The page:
The primary care team
GPs and their primary care colleagues have a key role in the diagnosis and management of acute and chronic illness, in health promotion, health screening
and counselling and support. A typical primary care team in the UK may expect to be consulted once a day about the health care needs of a person with a learning disability.10
The diagnosis and management of medical disorders in people with learning disabilities is not always straightforward. 'Diagnostic overshadowing' (when symptoms or changes in behaviour are viewed as part of the learning disability) may complicate diagnosis. For example, in the case of a young woman with Down's syndrome who is reported to be less alert than usual, the casual observer might assume that it is her Down's syndrome that is slowing her up, but it is also possible that she has incipient hypothyroidism
and the GP will need to check her thyroid function. Although often missed in the past, clinical or sub-clinical hypothyroidism is regularly found in up to a third of people with Down's syndrome.
Similarly, 'challenging behaviour' presenting in a man with profound learning disabilities may be taken to be a constituent part of his behaviour, but his behavioural disturbance may actually have been triggered by pain from an undiagnosed middle ear infection, or a dental abscess or perhaps intense pain from oesophageal reflux in an unrecognised and untreated hiatus hernia.
In a study in Bristol we found that people with learning disabilities are likely to visit their GP just as often as other patients,11 but are less likely to be offered health screening or be engaged in health promotion. We found that few doctors feel they had adequate training to deal with their needs and research has shown that some primary care staff may be reluctant to engage with this group of patients. Training interventions for primary care staff have been shown to be effective.12,13 Research among older people with learning disabilities has found inadequate diagnosis and treatment of specific medical conditions, including heart disease, hypothyroidism and osteoporosis.14,15
A recent Disability Rights Commission study16 found that rates for conditions such as diabetes, stroke and ischaemic heart disease were lower among people with learning disabilities than in the rest of the population. However, it is known that diabetes is often under-diagnosed in people with learning disabilities, and primary care records may not accurately reflect the full extent of health problems. The DRC study also found that those with a stroke have fewer blood pressure checks than others in the population who have had a stroke (78 per cent, compared with 99 per cent). They found that health checks identified significant unmet health needs among people with learning disabilities but when a second health check was given one year later further significant unmet needs were identified, some of them serious. The DRC study noted that health checks for people with severe mental health problems have been incorporated into the majority of primary care practices in England, thanks to GP contract financial incentives, but unfortunately health checks for people with learning disabilities do not attract similar financial incentives.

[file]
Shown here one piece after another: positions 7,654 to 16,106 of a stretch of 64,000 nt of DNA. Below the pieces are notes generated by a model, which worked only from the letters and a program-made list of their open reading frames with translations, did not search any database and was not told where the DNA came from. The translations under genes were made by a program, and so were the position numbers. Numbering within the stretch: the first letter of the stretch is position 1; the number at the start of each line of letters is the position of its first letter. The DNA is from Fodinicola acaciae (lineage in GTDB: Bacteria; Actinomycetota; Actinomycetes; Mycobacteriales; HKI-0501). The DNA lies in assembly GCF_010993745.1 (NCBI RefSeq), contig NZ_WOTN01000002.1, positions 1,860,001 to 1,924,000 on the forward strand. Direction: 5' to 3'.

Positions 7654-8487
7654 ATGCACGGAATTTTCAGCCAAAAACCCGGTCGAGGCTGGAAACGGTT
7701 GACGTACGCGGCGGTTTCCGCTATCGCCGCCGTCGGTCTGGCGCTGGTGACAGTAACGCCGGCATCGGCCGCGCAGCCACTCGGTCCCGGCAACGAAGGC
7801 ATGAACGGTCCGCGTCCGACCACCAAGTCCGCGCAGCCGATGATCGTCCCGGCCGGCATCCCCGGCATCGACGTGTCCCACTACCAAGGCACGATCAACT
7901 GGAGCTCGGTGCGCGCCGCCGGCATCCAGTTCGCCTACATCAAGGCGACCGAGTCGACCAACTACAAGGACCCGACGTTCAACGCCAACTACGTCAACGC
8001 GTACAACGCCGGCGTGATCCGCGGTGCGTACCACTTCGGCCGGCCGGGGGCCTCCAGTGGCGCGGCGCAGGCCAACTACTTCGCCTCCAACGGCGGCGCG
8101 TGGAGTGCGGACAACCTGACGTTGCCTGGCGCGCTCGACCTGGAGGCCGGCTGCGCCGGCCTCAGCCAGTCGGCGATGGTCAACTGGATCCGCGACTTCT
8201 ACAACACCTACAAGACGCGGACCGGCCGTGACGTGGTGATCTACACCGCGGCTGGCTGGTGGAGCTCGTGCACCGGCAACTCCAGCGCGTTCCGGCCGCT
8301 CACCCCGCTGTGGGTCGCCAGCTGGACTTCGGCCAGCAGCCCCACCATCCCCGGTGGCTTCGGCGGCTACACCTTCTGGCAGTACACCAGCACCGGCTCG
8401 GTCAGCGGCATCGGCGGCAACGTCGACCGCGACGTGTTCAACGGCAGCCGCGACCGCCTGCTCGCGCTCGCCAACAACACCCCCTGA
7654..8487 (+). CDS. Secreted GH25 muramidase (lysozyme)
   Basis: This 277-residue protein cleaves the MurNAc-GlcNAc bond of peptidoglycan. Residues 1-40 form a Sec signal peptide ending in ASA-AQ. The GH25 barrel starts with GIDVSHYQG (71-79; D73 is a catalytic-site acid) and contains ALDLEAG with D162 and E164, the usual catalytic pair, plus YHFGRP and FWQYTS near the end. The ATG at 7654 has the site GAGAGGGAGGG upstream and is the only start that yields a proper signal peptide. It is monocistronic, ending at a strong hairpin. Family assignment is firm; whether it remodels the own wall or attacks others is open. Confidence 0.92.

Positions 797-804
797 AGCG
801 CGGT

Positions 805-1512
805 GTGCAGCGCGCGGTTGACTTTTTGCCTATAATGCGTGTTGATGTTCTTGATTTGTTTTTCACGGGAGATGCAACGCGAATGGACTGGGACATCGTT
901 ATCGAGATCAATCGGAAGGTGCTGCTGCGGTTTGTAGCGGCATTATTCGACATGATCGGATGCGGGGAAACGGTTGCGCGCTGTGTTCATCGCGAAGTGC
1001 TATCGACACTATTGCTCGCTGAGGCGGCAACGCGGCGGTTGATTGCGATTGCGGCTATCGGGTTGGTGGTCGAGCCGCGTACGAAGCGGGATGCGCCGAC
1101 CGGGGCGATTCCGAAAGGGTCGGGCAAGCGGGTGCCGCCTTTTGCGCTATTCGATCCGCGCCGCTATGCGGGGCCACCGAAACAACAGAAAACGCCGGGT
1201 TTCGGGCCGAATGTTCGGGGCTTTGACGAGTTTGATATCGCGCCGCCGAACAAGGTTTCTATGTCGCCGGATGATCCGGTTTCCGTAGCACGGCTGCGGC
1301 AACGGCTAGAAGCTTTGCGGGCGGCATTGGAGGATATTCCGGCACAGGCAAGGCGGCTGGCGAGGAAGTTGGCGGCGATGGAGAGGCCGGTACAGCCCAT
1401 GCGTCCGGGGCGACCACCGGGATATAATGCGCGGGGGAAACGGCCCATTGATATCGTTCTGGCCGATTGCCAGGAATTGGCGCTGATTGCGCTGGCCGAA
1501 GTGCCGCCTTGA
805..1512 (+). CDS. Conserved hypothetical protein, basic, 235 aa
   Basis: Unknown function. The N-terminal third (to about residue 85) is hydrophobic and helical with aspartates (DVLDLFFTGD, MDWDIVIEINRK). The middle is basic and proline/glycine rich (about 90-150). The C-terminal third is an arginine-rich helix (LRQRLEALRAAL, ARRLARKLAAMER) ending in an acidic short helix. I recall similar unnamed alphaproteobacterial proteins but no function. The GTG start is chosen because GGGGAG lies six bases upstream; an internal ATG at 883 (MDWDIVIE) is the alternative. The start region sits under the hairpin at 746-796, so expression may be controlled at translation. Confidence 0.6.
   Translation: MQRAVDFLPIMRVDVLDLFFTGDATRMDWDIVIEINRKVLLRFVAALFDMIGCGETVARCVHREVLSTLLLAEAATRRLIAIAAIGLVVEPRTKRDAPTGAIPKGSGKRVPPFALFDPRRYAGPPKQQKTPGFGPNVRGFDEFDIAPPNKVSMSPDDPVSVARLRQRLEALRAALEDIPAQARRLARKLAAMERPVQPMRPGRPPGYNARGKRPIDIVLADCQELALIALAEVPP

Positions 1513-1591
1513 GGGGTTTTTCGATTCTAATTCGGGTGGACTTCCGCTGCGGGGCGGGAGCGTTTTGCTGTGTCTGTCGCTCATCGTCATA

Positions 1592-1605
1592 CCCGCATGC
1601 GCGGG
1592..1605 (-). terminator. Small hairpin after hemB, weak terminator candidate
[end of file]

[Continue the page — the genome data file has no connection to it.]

However, important changes have been made to the GP contract in Wales, which now provides incentives to general practices to provide regular health checks for people with learning disabilities. Practices have to compile their own registers of people with learning disabilities known to social services, invite them for checks and carry out the check using a standard format. Extra funding has been provided by the Welsh Assembly Government.5
In March 2001, the Government published a white paper, Valuing People,4 which set out policy for improving the lives of people with learning disabilities and their families and carers, based on the recognition of their rights as citizens, their social inclusion in local communities, choice in their daily lives and real opportunities to be independent. The remit of the new policy is broad and contains policies that have a direct impact on the delivery of primary health care.17
Valuing People stated that all people with learning disabilities should benefit from primary health care provided by a local GP and a target date of June 2004 was set for all people with learning disabilities to be registered with a GP. Previously, many people, especially those in long-stay institutions, had never had the benefit of GP care.
The Department of Health expects that GPs will identify all people with learning disabilities registered on their list using Read codes and ensure that patients with learning disabilities are invited to attend for health screening if they have not visited the surgery in the last three years.18
Health Action plans
Valuing People also introduced the concepts of health action plans and health facilitation.19 A health action plan (HAP) is a mechanism that has been introduced to link the individual with the range of services and support they need. The HAP is usually co-produced with the disabled person. The function of the HAP is to educate and inform those who are working with the patient about their health needs, improve the co-ordination of services for the individual and influence services that affect a person's life. The HAP includes details about the need for health interventions, oral health and dental care, fitness and mobility, continence, vision, hearing, nutrition and emotional needs, as well as details of medication taken, side-effects and records of any health screening. HAPs are offered and reviewed at critical stages in people's lives.